Monday, May 25, 2015

Coming Up for Air

Another quiet night with the Ally Pally Helly couple still meant plenty of vinous noise.  The conversation was mellow but the wine and food tastes were a little more out there.  It’s the perfect was to spend an evening, with humour, civility and plenty of interesting things covered.

The final red produced was the 1990 Robert Sirugue Vosne Romanee, a bottle with a bit of bottle age.  This was obtained on a trip 20+ years ago.  A label we don’t see here, but a bit of digging shows a 11 ha domaine and Jayer family ties.  A wine of good provenance.  And it was a wine that needed the time both since bottling, and after being poured in the glass.  Still dark with black-red and garnet hues, this was fulsome and voluminous on nose and weighty and rich on the palate.  A bigger wine for Vosne Romanee, especially for village level and for a wine with a quarter of a century under its belt.  It must have been a big, structured and grunty wine in its time.  Now into its secondary and tertiary phase with savoury, earthy and dried herb flavours, and that seasoned oak resinous, not quite dank expression.  But holding it all together was lovely rich and sweet fruit.  The tannins and acid all in magical balance, and as it saw more air, it cleaned up, become more harmonious.  The more we looked at what it was like when young, the more we were pleased to be drinking it now.

Friday, May 22, 2015

Black Blue Green Red

We met up with the Ally Pally Helly couple for a weekend away.  They arrived first, and upon our arrival, the starters and white wine were ready and waiting.  Such service!  After a good catch up, we headed off to one of our favourite eateries for some carbohydrate, before heading back for another vino to accompany some laughs and to see off the night.
It was our turn to provide, and it was a 2010 Prieler ‘Leithaberg’ Burgenland Blaufrankisch.  This isn’t quite the top wine for Prieler from the Burgenland in Austria, but the fruit is from the ‘Goldberg’ site which is schist and limestone, and the wine sees 20 months in wood.  Black red in colour, the wine is a fruit-focussed one without the earthy dusty ‘Old World’ feel, and very modern in expression.  It is said Blaufrankisch is the Cabernet Sauvignon of Austria, and that’s maybe where SWMBO and I could see green curranty flavours, this not being unripe in any way though.  Clean and green, and supple and sweet, fruity and only a suggestion of savoury, funky interest, this was a delish Blue Frank red.  A rainbow!   

Monday, May 11, 2015

Different Vinous Beasts

In little New Zealand, we see very few wines from North America.  Yet there is a strong tie between this country and the state of Oregon in the north-west, particularly when it comes to Pinot Noir.  Many critics would say outside Burgundy, New Zealand and Oregon make the best Pinot Noirs.  And there is considerable cross-pollination of ideas and approaches, with winemaker exchanges and the never-ending Pinot Noir conferences and celebrations.  One conclusion in comparing the wines is that the Oregonian wines are ripe and more structured, whereas the Kiwi wines are fruitier and more aromatic.  Essentially different vinous beasts, though related.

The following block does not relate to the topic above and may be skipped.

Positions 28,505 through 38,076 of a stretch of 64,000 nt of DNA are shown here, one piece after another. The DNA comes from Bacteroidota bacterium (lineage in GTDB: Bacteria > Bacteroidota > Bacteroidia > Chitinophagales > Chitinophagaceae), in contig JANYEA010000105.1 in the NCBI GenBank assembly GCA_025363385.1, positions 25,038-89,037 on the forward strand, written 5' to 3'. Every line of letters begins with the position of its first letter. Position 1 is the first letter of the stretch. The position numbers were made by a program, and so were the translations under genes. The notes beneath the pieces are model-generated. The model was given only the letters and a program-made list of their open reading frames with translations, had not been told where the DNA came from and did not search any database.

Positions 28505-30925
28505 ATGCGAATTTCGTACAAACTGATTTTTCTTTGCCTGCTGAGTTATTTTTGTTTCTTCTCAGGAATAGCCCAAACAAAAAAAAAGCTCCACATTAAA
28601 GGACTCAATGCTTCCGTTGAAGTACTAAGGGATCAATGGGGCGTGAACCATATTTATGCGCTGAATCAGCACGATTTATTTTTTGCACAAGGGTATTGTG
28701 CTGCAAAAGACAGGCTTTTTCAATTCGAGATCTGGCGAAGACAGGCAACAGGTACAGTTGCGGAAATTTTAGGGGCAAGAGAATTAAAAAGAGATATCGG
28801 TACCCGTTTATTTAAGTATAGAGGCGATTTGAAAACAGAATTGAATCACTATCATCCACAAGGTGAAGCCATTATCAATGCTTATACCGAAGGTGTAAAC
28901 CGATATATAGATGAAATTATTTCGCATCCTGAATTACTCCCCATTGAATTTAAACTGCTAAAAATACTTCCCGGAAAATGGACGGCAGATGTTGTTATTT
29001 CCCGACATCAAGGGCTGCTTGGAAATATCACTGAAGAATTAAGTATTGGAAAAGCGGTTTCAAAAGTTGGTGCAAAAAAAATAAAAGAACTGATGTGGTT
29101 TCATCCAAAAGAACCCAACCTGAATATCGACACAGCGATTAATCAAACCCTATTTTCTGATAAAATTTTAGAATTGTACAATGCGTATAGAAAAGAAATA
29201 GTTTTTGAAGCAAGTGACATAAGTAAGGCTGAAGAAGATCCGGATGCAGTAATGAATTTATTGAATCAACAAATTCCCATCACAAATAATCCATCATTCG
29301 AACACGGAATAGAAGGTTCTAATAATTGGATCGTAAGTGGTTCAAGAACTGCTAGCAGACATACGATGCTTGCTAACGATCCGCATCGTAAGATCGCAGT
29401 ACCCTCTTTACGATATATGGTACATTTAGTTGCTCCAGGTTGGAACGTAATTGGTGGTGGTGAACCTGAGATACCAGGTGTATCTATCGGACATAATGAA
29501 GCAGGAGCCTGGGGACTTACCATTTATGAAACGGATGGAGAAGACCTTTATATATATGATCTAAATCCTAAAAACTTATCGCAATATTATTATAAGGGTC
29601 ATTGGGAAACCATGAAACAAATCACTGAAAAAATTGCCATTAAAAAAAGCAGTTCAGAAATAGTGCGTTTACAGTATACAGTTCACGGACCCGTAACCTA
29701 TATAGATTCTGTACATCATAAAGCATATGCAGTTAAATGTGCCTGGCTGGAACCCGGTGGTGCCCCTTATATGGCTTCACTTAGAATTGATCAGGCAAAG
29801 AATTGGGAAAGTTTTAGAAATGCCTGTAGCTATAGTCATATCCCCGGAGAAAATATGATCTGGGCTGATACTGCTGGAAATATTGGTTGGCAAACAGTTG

A chance to look at the other animals came in the form of the 2014 Elk Cove Willamette Valley Pinot Gris and 2012 Elk Cove Willamette Valley Pinot Noir.  These two varieties are the most important in the region.  The Pinot Gris very light in colour and fruit expression, and more stonefruity with a suggestion of nuts and minerals, rather than floral, honied and unctuous.  So we’d see it as a Pinot Grigio style, but with more richness.  Onto the Pinot Noir, and certainly noy as varietally clean and pure, but with a savoury herbal nose and flavour.  More importantly was the structure, with grainier if not a suggestion of more blocky tannins.  But the balance works, with grip and fruit depth in good measure.   

Saturday, May 9, 2015

Red Wine Triangles and Squares

It’s always fun bringing out and opening something a bit different for visitors to taste and drink.  Most of us have our preferences and favourites, despite trying to keep an open mind.  It’s a pleasant surprise when a new and seldom seen wine hits the spot, as it did with the Folder and the Spoker, then the Pinger.  SWMBO and I had tasted this before, but only in passing at a tasting.

In its homeland of the Burgenland of Austria, the Blaufrankisch is the Cabernet Sauvignon equivalent with its dark colour, black fruit, drive and structure, but a more thoughtful insight that it sits in the middle of the triangle formed by Syrah from the Rhone with its spice, Nebbiolo from Piedmont with its tannin structure and Pinot Noir from Burgundy with its smooth and silken textures.  We see it that way too.

The 2011 Moric ‘Reserve’ Burgenland Blaufrankisch is certainly a big wine.  The black-red colour lets you know something significant is on its way.  Then the nose, intriguing and different, yes, unique.  Black fruits, with ripeness and sweetness, and also a savoury meaty and game hint.  No brettanomyces here though, but if anything a mineral aspect.  With breathing, love aromatic fruit emerges, blackberries and florals.  Wow, this just gets better.  Same on palate with the flavour expression, with black herbs in the mix; the wine is a big one, but not overly so.  There’s structure and extract, but all in balance.  Maybe it should have been a square rather than a triangle with Cabernet Sauvignon at one of the corners?